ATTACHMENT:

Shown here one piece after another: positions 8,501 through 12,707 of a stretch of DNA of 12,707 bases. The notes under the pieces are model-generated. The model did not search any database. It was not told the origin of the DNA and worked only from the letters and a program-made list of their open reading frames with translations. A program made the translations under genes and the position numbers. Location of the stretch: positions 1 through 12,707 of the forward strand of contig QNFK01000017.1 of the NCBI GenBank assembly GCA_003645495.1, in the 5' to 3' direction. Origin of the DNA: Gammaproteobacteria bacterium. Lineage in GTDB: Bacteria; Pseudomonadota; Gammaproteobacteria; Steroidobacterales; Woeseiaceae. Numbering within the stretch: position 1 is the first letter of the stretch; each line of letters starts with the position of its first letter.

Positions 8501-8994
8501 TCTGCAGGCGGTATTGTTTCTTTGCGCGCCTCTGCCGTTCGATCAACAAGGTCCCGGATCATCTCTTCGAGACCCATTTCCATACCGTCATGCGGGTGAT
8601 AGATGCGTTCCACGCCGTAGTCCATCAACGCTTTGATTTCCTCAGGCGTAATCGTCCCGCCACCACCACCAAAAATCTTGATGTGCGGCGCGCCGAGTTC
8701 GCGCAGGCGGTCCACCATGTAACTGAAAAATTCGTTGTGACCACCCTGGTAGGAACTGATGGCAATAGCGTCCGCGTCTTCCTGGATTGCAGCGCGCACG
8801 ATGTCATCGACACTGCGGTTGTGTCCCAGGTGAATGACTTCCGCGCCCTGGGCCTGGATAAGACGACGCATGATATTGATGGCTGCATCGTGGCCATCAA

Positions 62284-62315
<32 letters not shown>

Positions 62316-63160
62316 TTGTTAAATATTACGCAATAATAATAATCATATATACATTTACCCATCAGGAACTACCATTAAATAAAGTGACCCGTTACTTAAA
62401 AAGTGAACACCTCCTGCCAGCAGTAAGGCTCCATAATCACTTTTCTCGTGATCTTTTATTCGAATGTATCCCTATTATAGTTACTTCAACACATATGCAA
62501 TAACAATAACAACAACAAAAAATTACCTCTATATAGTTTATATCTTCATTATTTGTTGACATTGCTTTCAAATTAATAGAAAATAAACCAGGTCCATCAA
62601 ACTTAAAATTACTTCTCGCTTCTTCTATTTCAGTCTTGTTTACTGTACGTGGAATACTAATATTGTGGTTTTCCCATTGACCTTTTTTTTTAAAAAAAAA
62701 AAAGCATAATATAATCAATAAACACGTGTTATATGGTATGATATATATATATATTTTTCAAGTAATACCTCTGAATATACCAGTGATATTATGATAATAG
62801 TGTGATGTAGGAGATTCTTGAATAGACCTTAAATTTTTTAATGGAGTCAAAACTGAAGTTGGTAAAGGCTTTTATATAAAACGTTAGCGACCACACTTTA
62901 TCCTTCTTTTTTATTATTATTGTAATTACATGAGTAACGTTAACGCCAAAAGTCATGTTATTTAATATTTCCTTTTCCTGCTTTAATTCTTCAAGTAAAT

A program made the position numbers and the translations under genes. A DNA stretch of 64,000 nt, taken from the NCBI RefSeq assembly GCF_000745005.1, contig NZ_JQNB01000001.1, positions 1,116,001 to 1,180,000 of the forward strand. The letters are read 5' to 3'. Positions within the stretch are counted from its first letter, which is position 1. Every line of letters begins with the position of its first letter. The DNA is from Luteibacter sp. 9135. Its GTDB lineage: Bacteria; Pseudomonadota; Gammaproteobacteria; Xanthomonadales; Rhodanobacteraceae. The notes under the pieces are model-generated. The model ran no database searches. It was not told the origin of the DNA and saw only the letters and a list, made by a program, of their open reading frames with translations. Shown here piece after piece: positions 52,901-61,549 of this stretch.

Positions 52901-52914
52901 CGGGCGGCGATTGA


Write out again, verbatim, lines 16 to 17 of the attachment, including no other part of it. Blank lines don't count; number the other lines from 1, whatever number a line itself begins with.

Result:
62901 TCCTTCTTTTTTATTATTATTGTAATTACATGAGTAACGTTAACGCCAAAAGTCATGTTATTTAATATTTCCTTTTCCTGCTTTAATTCTTCAAGTAAAT

A program made the position numbers and the translations under genes. A DNA stretch of 64,000 nt, taken from the NCBI RefSeq assembly GCF_000745005.1, contig NZ_JQNB01000001.1, positions 1,116,001 to 1,180,000 of the forward strand. The letters are read 5' to 3'. Positions within the stretch are counted from its first letter, which is position 1. Every line of letters begins with the position of its first letter. The DNA is from Luteibacter sp. 9135. Its GTDB lineage: Bacteria; Pseudomonadota; Gammaproteobacteria; Xanthomonadales; Rhodanobacteraceae. The notes under the pieces are model-generated. The model ran no database searches. It was not told the origin of the DNA and saw only the letters and a list, made by a program, of their open reading frames with translations. Shown here piece after piece: positions 52,901-61,549 of this stretch.